Norms: The forgotten factor in Russian-Western rapprochement - a case study of freedom of the press under Putin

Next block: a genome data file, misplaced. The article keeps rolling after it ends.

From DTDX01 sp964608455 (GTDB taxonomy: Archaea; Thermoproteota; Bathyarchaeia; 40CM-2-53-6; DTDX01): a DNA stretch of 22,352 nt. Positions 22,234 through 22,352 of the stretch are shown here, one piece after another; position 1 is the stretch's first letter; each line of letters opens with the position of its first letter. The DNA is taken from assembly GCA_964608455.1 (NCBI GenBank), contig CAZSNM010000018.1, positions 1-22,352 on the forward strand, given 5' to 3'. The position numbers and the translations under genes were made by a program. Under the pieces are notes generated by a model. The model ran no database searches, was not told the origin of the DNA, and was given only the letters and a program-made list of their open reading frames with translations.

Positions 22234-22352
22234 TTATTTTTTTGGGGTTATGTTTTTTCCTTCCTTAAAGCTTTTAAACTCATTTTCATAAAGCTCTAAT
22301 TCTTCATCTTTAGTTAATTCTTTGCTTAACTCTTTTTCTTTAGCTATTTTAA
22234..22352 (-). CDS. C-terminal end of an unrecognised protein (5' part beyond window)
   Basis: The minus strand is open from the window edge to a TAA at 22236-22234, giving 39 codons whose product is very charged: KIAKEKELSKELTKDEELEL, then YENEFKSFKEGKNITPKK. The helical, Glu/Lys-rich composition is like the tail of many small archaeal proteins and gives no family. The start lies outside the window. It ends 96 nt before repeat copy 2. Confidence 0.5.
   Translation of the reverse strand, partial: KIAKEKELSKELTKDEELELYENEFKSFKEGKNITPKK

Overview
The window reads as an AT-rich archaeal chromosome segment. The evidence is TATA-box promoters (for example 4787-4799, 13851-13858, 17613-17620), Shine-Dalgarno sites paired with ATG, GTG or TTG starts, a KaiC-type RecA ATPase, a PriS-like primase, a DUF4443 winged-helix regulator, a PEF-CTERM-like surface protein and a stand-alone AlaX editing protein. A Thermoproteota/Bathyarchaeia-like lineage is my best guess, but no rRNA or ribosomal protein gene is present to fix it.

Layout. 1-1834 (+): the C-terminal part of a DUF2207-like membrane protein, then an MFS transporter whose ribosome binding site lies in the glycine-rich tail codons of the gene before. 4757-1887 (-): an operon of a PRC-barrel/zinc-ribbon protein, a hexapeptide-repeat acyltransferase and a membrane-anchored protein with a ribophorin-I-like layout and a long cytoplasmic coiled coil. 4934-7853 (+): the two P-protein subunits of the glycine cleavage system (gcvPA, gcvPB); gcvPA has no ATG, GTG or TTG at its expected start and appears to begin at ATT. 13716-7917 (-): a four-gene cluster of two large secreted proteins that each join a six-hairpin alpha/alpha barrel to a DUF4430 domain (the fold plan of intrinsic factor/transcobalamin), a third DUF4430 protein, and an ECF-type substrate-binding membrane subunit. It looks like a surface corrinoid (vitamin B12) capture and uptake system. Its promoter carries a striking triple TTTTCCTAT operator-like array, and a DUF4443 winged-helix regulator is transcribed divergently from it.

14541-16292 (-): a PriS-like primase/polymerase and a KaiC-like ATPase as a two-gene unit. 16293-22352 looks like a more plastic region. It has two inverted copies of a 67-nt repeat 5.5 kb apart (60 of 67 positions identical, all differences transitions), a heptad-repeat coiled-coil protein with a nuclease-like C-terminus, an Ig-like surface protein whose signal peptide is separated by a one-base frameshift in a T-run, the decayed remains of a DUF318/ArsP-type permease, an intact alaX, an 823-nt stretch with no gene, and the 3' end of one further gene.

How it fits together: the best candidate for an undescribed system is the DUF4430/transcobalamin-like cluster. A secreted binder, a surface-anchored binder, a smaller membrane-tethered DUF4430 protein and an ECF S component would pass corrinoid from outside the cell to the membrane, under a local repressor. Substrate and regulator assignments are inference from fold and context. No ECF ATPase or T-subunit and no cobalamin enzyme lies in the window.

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The report analyses freedom of the press in Russia as a litmus test of the development of liberal democratic norms under Putin. It addresses both the question of why freedom of the press has deteriorated and what kind of impact the international society has had on this development. It is found that restricting freedom of the press has been a rational tool employed by a Russian president aiming to secure his own position, strengthen state power and win a war in Chechnya. However, the deterioration of freedom of the press is also attributed to Russian political culture and the growing influence and assertiveness of the security structures under Putin. Further, the report concludes that the Western states' response to this development has been muted and has only to a limited degree contributed to promote freedom of the press in Russia. The report is part of an FFI project that analyses the prospects of a Russian-Western "security community". A prerequisite for such a community is the development of common norms. The report reveals a mismatch between closer cooperation and institutional integration between Russia and the West on the one hand and the weak and even deteriorating standing of liberal democratic norms under Putin.